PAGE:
E3 2018: Ghost Of Tsushima’s Relentless Pursuit Of Authenticity

If there’s one thing the developers over at Sucker Punch Productions wants gamers to take away from Ghost of Tsushima, it is the reverence and respect that they have for the samurai and cultural relevance they played in feudal Japan.

From reaching out to Sony’s Japanese studios, professors, to experts on the samurai, their motion, and weaponry, the Washington based studio has pulled out all the stops to ensure that the adventures of Jin in Ghost of Tsushima feel as authentic as possible. And if you got a tinge of Akira Kurosawa from all the footage shown so far, his influence is undeniable on the project.

As Creative Director Nate Fox puts it, Ghost of Tsushima is more than just a war story, it is “the sublime beauty of nature, grass flowing in the wind, the bamboo creaking, and a single warrior standing in the middle of it.” This is the “samurai genre.”

Set in a massive open world of Tsushima island in 1274, it follows Jin, a formidable samurai, who must “get rid of the person he needs to be to become the person the people need him to be,” and save the people of Tsushima from the Mongol invasion. Jin is the Ghost of Tsushima, the one who haunts the Mongols, and players will guide how Jin transforms into a force to be reckoned with.

The island is huge, perfect for a video game, and the people all have a story to tell. Ghost of Tsushima tells the story of the Mongol invasion, but also about real people trying to survive, and in the case of the trailer shown at Sony’s PlayStation Conference, of how good people can do bad things in such situations.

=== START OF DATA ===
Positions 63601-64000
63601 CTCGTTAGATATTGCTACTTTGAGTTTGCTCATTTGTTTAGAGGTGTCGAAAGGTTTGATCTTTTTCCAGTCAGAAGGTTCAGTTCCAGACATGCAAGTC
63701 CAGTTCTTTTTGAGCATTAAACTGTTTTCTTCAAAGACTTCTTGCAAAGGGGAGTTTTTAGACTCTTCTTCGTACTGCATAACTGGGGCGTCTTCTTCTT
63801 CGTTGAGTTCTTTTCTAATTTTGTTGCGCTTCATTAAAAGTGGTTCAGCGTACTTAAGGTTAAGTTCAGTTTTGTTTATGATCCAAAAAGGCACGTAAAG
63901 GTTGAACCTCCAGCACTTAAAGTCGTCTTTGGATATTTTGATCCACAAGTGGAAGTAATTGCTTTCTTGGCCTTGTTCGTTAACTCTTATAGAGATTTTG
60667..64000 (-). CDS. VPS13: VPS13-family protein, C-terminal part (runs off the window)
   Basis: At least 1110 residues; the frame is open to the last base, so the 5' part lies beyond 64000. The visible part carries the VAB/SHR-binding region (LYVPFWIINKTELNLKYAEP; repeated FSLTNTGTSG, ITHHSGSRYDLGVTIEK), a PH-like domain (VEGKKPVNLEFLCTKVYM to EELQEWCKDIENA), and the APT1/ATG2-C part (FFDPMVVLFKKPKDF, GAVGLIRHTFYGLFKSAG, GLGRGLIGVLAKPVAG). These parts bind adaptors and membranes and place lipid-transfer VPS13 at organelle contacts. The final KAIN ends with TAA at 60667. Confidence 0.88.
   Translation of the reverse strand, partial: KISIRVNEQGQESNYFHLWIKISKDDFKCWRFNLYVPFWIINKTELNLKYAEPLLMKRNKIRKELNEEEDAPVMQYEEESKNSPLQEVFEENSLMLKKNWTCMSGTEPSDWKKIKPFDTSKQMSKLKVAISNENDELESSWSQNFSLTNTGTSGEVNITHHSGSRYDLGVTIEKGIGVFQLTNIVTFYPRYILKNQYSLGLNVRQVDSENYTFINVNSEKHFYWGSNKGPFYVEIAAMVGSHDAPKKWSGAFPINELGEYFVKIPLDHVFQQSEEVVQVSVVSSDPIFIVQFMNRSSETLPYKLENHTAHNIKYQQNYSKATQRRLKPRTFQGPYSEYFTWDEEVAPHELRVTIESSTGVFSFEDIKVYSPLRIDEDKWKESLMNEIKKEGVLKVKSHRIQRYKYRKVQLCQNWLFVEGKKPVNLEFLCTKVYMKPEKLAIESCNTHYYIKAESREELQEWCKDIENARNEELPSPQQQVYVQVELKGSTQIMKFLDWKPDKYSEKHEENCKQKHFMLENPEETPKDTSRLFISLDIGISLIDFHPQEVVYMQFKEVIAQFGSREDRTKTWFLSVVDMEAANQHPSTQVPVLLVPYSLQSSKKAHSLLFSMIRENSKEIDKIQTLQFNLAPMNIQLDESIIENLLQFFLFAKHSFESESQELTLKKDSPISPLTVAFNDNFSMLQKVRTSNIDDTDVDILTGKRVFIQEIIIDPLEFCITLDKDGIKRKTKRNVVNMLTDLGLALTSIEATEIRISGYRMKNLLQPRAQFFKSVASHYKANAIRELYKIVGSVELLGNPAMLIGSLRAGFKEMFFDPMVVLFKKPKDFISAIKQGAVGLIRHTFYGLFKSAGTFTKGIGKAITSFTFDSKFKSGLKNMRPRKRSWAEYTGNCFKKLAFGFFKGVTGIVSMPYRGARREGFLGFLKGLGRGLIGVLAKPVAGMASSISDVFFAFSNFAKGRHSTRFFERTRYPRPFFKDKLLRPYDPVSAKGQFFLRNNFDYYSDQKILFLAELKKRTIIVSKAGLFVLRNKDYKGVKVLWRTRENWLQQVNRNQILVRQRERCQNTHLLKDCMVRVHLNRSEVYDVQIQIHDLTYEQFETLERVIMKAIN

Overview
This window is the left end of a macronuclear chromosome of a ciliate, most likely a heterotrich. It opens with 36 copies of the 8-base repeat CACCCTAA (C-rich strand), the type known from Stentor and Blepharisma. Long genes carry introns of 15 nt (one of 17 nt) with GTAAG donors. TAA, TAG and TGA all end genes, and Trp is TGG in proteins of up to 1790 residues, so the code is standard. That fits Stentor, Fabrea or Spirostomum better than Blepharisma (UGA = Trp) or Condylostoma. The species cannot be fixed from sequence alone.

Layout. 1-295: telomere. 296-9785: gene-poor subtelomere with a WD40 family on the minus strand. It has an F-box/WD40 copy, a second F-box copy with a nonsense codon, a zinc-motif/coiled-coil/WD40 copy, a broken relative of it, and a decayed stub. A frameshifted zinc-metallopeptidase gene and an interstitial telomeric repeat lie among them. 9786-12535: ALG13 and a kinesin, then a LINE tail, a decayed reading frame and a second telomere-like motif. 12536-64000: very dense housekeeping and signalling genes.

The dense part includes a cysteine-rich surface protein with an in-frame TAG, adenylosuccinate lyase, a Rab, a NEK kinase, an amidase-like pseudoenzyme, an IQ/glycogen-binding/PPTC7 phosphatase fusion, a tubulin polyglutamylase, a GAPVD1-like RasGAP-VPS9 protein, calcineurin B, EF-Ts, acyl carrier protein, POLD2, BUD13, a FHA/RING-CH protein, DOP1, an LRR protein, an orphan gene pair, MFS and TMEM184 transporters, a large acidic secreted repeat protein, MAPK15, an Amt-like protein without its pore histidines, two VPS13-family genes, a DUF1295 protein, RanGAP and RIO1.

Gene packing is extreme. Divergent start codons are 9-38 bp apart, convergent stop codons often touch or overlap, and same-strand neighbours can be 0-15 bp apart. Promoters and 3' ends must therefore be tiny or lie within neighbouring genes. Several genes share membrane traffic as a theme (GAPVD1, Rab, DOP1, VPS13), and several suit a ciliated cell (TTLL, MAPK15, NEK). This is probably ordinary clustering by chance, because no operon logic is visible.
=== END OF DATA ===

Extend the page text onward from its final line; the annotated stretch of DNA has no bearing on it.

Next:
And it is up to the players to discover such tales, what was shown was just a side quest that could have easily been missed as you explore the island with your faithful steed. If the final product retains the quality, we are in for a great time.

For players looking to experience the brutality of combat, Ghost of Tsushima has that in spades. Defined by “mud, blood, and steel,” Sucker Punch has made sure to keep it “grounded and realistic.” The samurai standoff is quintessential, and a competent samurai can end his foe with one fell swoop with lethal precision. In a live demo of the same sequence in the trailer, we witness Jin slit the throat of his challenger, sending his mask flying and blood spraying.

We have gone so far as to calculate the path of each particle of blood as it touches the ground, it has to be as accurate as possible.

Nate Fox, Creative Director

However, players will not start off with all the bells and whistles, progression still has to be earned. Abilities like the grappling hook are upgrades in Jin’s battle against seemingly insurmountable odds, and there will also be gear to find that will affect how he performs and looks. The studio did exercise some creative difference at appropriate moments, adding the powerful katanas into Jin’s arsenal before its time as the Tachi used at the time could not get pass the Mongol’s armour.

As the biggest game Sucker Punch Productions has ever made, Ghost of Tsushima promises to be a grand and gritty adventure that offers a single story with no branching paths, what players discover will be entirely up to them. With a potent combat system, stunning visuals, and the ability to switch to Japanese dubs with the English subtitles, Ghost of Tsushima is set to impress, consider us fervent believers.

Access all of our E3 2018 coverage here!